Tackling Toxic Stress

How can families in the most difficult circumstances be supported to give children the best chance to succeed? Federal administrators of the Early Head Start program for young children and families think addressing the sources of toxic stress could be part of the answer, according to a multi-part series of journalistic articles, “Tackling Toxic Stress,” produced by the Center on the Developing Child at Harvard University.

The Early Head Start research effort to find more effective ways to enhance child development is detailed in the article, “Innovating in Early Head Start: Can Reducing Toxic Stress Improve Outcomes for Young Children?”  The Center’s ongoing series examines how policymakers, researchers, and practitioners in the early childhood field are re-thinking services for children and families based on the science of early childhood development and an understanding of the consequences of adverse early experiences and toxic stress.

According to the series, federal child welfare officials are also seizing on the science of early childhood development, including toxic stress, to help states integrate social and emotional well-being into child welfare's longstanding emphasis on ensuring safety and permanent placements for children who may be experiencing abuse or neglect. (Read more about the flexibility officials are giving public and private entities in order to generate lessons for the field in “Using Science to Drive New Approaches to Child Welfare.”)  Among those states that have garnered federal approval for new child welfare demonstration projects, Illinois is trying to improve foster care, and Washington state is designing an entirely new approach for about half of its 30,000 annual allegations of abuse or neglect.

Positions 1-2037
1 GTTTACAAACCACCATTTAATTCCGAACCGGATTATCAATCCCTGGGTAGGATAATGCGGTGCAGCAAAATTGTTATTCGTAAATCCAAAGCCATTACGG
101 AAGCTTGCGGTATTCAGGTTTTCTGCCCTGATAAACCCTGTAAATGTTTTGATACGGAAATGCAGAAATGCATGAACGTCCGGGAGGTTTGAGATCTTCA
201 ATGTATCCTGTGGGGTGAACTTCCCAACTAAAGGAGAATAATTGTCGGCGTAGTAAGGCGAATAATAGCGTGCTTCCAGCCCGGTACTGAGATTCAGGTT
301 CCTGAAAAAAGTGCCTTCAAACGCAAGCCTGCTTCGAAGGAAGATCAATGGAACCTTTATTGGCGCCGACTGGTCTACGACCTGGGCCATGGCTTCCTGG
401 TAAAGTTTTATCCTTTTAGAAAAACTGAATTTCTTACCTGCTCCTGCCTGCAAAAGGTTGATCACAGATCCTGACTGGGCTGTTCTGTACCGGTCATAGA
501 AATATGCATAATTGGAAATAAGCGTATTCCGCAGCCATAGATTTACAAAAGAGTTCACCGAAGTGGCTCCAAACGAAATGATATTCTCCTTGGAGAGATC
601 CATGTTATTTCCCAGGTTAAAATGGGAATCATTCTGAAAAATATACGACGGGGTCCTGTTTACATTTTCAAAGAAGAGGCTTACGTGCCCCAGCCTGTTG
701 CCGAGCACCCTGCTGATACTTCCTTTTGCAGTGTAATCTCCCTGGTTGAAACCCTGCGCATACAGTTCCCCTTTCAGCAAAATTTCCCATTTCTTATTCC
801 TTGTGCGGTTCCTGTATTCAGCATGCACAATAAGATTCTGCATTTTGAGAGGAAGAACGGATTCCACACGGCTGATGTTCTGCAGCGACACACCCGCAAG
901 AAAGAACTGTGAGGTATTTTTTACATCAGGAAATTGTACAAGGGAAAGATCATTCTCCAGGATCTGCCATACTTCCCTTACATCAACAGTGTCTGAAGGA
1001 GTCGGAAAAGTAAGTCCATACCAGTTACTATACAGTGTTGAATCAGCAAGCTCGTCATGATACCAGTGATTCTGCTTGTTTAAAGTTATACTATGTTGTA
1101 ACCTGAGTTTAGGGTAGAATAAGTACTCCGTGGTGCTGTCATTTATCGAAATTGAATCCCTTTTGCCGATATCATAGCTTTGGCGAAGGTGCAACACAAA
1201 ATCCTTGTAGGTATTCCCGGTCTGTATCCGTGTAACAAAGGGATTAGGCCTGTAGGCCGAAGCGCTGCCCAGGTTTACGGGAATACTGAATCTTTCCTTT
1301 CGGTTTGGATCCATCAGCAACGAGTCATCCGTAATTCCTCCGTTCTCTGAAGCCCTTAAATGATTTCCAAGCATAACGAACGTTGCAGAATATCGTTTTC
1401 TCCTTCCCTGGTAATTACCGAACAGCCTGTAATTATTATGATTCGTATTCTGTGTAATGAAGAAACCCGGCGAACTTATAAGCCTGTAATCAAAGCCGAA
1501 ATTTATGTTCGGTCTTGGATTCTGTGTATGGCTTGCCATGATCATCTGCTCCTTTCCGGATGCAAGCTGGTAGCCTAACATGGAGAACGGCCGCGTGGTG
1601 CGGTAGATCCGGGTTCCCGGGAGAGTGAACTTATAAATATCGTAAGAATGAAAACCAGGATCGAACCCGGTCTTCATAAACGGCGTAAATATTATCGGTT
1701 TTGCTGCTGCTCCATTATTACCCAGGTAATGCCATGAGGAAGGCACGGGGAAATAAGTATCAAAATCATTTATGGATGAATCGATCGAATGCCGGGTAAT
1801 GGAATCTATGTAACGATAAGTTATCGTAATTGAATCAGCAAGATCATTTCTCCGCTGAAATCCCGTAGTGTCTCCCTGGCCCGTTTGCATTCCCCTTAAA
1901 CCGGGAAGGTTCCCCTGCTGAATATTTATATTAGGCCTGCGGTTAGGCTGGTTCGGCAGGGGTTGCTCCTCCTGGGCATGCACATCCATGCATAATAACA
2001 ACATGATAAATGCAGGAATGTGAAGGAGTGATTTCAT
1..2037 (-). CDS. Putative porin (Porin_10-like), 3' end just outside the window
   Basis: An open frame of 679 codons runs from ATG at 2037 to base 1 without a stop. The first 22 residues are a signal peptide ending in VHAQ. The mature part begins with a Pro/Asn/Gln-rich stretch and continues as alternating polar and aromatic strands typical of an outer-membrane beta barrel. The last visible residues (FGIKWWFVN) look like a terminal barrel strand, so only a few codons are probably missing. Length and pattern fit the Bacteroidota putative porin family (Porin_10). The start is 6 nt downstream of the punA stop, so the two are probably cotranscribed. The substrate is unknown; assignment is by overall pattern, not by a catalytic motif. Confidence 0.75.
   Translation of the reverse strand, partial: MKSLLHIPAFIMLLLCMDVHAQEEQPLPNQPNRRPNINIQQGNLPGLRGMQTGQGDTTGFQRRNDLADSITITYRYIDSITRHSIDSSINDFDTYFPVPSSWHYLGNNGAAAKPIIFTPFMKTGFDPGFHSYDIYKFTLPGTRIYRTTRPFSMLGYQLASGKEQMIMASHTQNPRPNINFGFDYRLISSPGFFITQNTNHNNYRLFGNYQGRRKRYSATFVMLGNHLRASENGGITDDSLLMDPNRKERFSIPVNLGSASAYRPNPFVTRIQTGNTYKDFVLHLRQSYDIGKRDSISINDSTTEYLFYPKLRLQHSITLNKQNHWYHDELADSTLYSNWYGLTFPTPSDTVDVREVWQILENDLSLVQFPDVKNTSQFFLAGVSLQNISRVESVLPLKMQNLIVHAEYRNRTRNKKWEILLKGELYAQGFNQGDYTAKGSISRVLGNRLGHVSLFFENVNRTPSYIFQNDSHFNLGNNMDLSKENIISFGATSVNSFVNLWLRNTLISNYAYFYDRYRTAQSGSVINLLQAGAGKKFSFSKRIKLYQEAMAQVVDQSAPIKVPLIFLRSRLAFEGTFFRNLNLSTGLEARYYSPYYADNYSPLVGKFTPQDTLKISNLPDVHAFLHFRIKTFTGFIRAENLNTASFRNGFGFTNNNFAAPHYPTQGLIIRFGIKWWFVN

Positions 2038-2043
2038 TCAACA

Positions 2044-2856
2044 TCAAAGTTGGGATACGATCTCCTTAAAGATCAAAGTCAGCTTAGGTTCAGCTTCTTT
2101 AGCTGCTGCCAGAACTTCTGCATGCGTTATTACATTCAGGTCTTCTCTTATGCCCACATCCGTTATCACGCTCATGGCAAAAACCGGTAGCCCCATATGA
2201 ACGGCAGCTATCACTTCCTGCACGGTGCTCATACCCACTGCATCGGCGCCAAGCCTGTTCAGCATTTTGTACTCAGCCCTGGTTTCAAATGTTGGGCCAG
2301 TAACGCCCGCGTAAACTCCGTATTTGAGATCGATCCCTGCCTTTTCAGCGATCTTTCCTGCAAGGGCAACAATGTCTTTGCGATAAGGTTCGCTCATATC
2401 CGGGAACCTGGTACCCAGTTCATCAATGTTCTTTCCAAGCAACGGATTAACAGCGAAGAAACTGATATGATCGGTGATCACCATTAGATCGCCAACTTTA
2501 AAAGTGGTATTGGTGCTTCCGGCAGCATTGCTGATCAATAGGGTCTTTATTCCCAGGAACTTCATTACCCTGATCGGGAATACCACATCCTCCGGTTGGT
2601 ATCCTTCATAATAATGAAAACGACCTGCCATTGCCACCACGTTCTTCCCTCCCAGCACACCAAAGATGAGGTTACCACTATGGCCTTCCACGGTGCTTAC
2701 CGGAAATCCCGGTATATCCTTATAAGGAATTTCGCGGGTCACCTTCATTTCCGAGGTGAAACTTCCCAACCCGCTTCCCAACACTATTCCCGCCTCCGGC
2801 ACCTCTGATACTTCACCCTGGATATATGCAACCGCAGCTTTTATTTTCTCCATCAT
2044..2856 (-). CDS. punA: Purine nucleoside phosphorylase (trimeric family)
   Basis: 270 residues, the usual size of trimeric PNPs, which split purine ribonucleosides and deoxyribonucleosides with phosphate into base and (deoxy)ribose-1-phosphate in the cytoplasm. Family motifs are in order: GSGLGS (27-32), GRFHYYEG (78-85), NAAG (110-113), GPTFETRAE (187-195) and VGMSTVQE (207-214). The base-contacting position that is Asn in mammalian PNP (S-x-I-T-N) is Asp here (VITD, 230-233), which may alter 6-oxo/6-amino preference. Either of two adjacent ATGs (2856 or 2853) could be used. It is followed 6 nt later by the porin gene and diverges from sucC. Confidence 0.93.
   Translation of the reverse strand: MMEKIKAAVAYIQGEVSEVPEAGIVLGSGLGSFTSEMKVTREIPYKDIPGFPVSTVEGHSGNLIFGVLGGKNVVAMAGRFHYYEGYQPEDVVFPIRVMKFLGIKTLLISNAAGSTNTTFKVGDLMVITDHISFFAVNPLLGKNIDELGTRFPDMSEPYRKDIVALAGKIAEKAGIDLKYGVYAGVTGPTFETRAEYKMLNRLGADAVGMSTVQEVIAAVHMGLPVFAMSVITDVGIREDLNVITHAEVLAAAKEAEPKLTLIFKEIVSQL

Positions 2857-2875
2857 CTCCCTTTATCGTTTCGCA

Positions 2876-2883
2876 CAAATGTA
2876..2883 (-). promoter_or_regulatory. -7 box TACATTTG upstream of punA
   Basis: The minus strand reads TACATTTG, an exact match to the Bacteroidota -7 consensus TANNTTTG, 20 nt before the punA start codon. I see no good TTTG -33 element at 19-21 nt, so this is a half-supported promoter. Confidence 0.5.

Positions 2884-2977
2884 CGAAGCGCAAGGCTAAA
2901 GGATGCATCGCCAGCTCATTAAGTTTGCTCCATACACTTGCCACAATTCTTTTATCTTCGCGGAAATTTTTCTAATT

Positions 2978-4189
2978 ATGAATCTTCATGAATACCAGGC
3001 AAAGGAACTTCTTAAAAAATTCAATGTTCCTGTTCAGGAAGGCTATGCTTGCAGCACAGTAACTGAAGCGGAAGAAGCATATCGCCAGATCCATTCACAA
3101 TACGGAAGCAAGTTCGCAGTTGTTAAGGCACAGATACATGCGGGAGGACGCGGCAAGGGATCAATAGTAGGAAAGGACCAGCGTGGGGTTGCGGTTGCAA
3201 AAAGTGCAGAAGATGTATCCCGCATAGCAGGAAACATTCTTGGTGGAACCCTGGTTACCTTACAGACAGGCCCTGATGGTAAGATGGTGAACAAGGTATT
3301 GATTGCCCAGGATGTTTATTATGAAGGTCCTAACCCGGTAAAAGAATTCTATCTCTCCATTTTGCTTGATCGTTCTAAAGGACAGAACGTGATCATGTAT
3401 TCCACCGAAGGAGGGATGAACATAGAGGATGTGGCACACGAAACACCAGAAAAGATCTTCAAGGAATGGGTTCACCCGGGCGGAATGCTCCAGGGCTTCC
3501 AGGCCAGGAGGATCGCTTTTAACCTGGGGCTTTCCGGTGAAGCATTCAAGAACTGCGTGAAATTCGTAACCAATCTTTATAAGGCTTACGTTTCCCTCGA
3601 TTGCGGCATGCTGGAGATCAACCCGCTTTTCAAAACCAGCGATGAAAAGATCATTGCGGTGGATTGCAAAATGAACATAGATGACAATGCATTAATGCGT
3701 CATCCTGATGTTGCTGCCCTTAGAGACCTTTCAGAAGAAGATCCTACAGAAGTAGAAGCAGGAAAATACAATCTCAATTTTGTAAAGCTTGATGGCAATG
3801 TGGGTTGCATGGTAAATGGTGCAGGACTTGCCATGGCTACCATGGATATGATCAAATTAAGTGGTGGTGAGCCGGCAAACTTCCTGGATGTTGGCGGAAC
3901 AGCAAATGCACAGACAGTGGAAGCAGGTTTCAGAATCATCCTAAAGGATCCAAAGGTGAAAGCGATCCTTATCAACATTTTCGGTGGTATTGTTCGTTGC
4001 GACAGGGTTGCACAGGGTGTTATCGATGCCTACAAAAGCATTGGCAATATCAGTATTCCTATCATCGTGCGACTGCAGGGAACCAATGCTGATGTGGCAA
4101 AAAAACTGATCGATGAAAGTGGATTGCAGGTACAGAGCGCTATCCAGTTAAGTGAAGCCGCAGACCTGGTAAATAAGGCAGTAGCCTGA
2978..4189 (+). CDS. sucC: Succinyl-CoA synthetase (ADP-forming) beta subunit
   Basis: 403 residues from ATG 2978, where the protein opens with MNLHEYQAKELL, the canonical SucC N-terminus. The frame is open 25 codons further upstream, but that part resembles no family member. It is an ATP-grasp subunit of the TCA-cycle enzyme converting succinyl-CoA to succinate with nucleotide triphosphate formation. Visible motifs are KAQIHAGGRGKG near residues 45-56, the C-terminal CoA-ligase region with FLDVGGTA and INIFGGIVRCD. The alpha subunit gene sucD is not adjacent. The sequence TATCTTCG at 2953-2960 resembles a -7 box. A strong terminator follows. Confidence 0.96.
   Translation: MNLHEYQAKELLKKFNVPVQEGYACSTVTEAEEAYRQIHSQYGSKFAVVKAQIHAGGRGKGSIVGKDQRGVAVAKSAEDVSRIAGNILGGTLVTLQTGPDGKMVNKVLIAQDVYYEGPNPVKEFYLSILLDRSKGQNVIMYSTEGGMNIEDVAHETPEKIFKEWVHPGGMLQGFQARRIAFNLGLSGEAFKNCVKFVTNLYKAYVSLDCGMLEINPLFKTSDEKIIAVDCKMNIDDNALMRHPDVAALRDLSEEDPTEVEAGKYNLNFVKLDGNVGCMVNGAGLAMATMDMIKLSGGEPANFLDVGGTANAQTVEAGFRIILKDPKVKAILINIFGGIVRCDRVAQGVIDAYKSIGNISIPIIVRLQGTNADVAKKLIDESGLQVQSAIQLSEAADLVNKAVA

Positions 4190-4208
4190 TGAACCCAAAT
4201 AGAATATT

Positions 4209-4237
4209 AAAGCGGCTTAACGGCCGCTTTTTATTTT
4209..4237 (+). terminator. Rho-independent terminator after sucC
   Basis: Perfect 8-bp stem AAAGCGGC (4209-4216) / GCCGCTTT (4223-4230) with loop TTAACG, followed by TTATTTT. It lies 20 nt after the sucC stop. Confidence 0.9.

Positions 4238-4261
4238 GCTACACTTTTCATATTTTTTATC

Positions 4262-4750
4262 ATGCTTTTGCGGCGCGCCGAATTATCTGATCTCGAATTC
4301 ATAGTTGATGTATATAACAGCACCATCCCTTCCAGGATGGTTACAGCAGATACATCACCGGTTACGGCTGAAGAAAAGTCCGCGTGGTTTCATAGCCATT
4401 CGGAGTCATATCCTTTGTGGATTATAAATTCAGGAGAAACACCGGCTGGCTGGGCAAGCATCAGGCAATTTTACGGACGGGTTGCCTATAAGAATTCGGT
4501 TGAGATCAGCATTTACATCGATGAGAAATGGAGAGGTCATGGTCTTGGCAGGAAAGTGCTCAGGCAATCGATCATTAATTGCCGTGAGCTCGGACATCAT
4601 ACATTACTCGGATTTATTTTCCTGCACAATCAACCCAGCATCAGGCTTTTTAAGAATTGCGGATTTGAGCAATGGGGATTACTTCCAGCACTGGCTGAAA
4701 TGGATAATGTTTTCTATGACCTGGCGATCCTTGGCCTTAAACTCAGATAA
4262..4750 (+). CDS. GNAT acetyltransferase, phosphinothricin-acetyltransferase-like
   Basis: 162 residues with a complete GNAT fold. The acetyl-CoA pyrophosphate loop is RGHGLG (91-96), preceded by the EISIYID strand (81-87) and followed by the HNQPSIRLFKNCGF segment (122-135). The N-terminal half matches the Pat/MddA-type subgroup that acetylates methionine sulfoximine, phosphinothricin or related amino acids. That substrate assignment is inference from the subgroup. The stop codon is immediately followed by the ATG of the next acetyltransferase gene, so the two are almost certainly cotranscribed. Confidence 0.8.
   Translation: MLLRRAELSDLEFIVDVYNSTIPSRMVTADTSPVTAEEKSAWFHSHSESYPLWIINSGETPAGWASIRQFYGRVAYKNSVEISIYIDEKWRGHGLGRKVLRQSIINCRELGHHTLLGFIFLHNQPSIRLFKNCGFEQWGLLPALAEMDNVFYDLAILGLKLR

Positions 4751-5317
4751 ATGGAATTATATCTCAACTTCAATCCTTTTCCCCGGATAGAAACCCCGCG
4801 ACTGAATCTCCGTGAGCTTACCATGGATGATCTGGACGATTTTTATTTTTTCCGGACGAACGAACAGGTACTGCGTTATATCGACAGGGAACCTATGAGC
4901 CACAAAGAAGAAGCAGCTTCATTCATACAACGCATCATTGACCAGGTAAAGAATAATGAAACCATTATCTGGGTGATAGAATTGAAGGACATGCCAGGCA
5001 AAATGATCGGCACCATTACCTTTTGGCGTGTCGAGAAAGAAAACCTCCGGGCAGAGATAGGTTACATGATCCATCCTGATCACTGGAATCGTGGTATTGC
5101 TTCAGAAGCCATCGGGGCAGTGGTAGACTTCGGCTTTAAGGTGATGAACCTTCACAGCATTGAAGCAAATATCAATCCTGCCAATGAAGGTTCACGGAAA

In a related effort detailed in the series, the American Academy of Pediatrics has made early brain and child development a strategic priority and is working to help its 60,000 physician members consider children’s risks for toxic stress when doing routine pediatric checkups. (Read more in “Pediatricians Take On Toxic Stress” and “Listening to a Baby's Brain: Changing the Pediatric Checkup to Reduce Toxic Stress.”)

The National Scientific Council on the Developing Child  created the categories of positive, tolerable, and toxic stress to help describe the body's stress response and its varied effects on health, learning, and behavior. The Council is an initiative of the Center on the Developing Child.

Millicent Lawton, Center on the Developing Child at Harvard University  (October 21, 2013)